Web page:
HONDA first announced that it would close its Swindon plant by 2021 on February 19.

The news was leaked to Sky News the day before the announcement, which meant that the first time the plant’s 3,500 workers heard that their jobs were in jeopardy was from TV, radio or social media accounts covering the story. The international car manufacturer revealed it made the decision due to a restructure of its global manufacturing network which focused on production of electrified cars and stressed that Brexit was not a factor.

Katsushi Inoue, chief officer for European regional operations at Honda Motor Co Ltd and president of Honda Motor Europe, said at the time: “In light of the unprecedented changes that are affecting our industry, it is vital that we accelerate our electrification strategy and restructure our global operations accordingly. As a result, we have had to take this difficult decision to consult our workforce on how we might prepare our manufacturing network for the future. This has not been taken lightly and we deeply regret how unsettling this announcement will be for our people.”

The decision led to a massive outcry from devastated Honda workers and lots of concern about the knock-on effect the closure would have for an estimated 12,000 people who work as part of the supply chain of local businesses which rely on the plant for trade.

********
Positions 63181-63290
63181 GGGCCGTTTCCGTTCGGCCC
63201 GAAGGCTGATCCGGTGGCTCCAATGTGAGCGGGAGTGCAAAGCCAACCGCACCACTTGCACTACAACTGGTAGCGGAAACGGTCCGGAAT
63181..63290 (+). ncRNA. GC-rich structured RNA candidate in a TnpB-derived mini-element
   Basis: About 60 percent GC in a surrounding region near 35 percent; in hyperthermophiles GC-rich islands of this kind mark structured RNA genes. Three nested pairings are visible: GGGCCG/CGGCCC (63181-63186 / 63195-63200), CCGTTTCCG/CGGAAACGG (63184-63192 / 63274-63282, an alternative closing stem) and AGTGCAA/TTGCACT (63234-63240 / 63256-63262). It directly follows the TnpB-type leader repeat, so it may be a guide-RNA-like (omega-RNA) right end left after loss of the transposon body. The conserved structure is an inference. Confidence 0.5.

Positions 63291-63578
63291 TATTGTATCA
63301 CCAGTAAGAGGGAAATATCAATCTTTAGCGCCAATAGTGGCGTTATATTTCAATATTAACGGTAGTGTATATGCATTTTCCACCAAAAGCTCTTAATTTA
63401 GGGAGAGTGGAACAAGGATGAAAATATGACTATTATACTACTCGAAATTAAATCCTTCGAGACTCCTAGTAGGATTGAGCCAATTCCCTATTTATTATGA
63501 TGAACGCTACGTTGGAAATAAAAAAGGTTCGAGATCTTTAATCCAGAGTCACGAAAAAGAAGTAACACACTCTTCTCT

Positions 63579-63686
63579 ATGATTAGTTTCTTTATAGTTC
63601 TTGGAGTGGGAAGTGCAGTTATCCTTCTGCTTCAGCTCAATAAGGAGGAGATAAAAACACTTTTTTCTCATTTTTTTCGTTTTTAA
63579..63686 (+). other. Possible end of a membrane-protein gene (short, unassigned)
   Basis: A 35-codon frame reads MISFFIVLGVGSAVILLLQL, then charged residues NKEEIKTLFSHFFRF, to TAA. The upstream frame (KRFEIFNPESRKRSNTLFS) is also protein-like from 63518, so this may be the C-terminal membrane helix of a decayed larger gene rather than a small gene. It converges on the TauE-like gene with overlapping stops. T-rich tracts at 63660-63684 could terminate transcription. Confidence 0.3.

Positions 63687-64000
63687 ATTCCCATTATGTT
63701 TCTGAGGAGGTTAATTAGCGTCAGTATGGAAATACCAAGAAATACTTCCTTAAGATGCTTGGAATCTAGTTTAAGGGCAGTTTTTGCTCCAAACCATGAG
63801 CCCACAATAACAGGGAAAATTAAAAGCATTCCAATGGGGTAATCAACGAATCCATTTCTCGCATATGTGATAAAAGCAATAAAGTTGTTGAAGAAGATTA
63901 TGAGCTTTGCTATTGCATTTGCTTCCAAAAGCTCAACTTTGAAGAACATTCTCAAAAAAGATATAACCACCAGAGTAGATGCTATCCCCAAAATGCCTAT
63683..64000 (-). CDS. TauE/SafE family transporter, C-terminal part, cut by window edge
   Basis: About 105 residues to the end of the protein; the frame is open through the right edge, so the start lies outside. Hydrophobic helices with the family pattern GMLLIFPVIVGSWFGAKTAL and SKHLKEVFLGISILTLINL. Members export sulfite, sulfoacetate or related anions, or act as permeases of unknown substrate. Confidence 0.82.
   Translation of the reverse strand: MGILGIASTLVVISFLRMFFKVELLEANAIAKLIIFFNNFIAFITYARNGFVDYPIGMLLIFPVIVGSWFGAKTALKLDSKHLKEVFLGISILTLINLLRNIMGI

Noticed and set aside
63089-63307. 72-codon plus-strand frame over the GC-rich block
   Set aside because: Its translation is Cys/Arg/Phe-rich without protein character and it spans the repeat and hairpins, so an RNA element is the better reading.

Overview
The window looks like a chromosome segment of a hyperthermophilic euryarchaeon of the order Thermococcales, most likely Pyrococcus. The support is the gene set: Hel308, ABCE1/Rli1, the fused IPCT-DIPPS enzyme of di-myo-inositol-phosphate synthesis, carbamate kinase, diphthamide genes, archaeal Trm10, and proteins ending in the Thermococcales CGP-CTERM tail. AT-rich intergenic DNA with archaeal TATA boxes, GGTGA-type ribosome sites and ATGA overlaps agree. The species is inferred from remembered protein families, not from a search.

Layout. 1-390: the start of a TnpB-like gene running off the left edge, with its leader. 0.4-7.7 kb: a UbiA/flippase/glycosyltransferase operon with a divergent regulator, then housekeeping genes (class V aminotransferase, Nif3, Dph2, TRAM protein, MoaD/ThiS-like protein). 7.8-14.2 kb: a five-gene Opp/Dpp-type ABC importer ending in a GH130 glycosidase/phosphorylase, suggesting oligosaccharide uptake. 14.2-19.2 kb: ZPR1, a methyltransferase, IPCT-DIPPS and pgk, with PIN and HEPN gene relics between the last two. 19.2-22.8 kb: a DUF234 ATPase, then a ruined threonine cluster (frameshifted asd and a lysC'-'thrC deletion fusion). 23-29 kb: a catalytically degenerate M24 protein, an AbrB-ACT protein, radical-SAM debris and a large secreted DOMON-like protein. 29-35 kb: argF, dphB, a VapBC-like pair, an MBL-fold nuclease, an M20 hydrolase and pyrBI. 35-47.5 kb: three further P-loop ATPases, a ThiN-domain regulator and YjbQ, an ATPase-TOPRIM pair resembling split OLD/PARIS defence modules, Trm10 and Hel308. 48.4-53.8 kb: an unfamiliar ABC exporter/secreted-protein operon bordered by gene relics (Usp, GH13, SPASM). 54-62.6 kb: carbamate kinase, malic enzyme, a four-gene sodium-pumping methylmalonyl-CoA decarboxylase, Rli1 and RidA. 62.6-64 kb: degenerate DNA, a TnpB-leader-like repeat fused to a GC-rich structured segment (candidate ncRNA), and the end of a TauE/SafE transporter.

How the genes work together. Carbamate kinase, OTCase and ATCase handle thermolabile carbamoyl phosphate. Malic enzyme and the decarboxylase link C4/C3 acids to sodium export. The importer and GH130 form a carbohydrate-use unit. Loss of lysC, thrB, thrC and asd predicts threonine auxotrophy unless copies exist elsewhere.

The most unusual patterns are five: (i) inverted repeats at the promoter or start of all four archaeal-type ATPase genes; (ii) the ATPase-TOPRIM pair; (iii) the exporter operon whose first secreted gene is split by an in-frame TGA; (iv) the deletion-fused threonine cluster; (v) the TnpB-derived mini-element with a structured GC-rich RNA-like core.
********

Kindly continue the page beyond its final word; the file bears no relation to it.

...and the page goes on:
In September 2018, Honda executive Ian Howells told BBC Radio 5 Live that production would continue at the Swindon plant, so the news of its impending closure a few months later came as a massive shock

Swindon politicians and central government figures scrambled to set up a task force to consult with the Japanese car company and persuade it to reconsider its decision. Shadow Home Secretary Diane Abbott and Swindon-born Countdown host Nick Hewer supported the cause.

Swindon Borough Council said it received several practical offers of help from organisations and people from Wiltshire and further afield.

Thousands of people marched through Swindon town centre and joined a rally in Faringdon Park on March 30 to protest the closure of the plant. The crowd included union supporters bussed in from around the country and Honda workers, though some employees decided not to attend.